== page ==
Tonia sank trembling onto a bench and wiped some tears away. She knew that everyone on the platform was staring at her, but it wouldn't bother her so much if she didn't look at them, so she stared at her feet.

She tried to think of home. She would be relaxed if she thought of home. But then she remembered that someone in their building had pierced a huge hole in the drywall in their hallway (probably while attempting to move a couch or some such), and this gaping hole (through which Tonia could see a thin pipe and thick, pink insulation) had not been repaired for five days, and it looked so much like a wound that the thought of it made her shake. Home wouldn't feel like home anymore; it would be just as bad as this place. Tonia's heart rate increased even more, and she put a hand on the left side of her chest to calm her heart the way she imagined her mother must have soothingly pressed her wailing head to her breast when she was a newborn. But all she could think about was the alarming way that it was pounding so incessantly, and the muscles in her throat tightened so that she could barely breathe and swallow. She was trying so hard to keep from sobbing out loudly on this crowded platform that she was giving herself a migraine.

A beggar approached her then, reciting his script by rote. "Hey, miss, you got twenty cents? All's I need is twenty cents so I can get something to..." He paused, then, puzzled by this young, well-dressed woman who sat on the bench in front of him, who was breathing shallowly with her eyes screwed shut with one hand resting on her chest. She appeared to be rocking ever so slightly back and forth on her seat. The man regarded her for a second and then silently laid something next to her and shuffled away. When Tonia was certain that he was no longer standing in front of her, she opened her eyes and found seventy cents lying next to her on the bench.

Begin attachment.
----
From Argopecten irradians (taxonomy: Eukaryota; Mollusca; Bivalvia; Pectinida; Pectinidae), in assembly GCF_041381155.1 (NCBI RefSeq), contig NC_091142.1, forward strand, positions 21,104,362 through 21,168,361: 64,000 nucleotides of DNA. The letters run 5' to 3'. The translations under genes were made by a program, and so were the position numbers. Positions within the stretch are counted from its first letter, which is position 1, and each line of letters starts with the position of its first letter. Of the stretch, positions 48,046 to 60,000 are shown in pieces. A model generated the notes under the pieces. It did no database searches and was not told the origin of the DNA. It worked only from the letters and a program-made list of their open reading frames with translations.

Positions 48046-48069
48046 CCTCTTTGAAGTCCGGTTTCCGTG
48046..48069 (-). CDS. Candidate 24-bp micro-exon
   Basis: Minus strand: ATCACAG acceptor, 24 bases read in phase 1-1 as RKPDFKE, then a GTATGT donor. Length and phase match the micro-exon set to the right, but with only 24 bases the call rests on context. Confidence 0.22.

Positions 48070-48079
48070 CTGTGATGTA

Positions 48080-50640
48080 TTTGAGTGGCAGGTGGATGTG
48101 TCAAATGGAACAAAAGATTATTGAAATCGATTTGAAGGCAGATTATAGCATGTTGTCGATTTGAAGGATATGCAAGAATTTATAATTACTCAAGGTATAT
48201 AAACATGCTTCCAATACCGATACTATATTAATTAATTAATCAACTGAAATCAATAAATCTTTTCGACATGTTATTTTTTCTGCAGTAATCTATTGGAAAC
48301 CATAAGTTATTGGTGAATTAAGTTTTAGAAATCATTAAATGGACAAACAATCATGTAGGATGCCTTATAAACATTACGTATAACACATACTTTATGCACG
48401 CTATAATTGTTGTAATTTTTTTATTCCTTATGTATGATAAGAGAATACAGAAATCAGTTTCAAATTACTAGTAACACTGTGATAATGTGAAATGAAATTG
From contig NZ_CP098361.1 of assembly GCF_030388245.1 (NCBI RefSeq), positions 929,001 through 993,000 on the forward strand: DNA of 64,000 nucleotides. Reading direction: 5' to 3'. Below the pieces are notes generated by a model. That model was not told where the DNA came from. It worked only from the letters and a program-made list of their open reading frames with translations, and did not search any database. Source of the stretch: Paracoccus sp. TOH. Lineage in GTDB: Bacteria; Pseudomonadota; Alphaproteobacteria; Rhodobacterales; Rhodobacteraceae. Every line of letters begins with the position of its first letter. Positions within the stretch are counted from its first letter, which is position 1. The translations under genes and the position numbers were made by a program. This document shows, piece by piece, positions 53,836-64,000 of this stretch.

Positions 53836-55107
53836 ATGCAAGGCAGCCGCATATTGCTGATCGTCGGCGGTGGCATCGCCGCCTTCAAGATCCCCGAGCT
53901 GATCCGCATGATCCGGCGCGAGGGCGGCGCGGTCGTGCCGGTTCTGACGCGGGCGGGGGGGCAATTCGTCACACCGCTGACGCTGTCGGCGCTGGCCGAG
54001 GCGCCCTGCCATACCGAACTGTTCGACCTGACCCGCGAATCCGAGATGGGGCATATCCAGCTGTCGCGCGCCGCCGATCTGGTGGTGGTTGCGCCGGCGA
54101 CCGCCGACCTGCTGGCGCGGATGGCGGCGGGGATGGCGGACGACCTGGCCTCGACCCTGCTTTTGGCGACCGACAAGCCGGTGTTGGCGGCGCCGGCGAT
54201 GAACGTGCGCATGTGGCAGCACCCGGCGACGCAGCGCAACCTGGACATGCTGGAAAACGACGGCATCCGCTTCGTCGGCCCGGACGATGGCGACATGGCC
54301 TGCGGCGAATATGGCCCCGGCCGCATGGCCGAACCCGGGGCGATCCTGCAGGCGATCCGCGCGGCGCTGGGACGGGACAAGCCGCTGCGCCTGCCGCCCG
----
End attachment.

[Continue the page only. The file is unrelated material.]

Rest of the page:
Tonia tried to count the seconds that passed before Michael arrived but was repeatedly derailed by anxiety. What if he doesn't come? she wondered. What if he purposely doesn't come to make me walk home by myself? What if he doesn't understand that it would kill me? But he did come, 19 minutes after Tonia had called him. When he ascended onto the platform, his face was set with tension and annoyance, but when their eyes met, his expression melted into one of concern and regret and...could that possibly be pity? She couldn't decide whether she wanted to be pitied or not. He walked faster towards her now and immediately wrapped his arms around her without a greeting, and Tonia felt limp. He absently kissed the top of her head twice and only lightly brushed her hair.

"I'm sorry, I'm sorry, I'm sorry, I'm sorry," she moaned.

"It's okay. Let's go home, baby. It's okay. I'm here. We can go home."

And he was right. They could go home. Although Tonia felt miserable and sick and exhausted and furious with herself, she no longer felt any fear. Thank God he loves me, she thought, forgetting momentarily that she was mostly an atheist.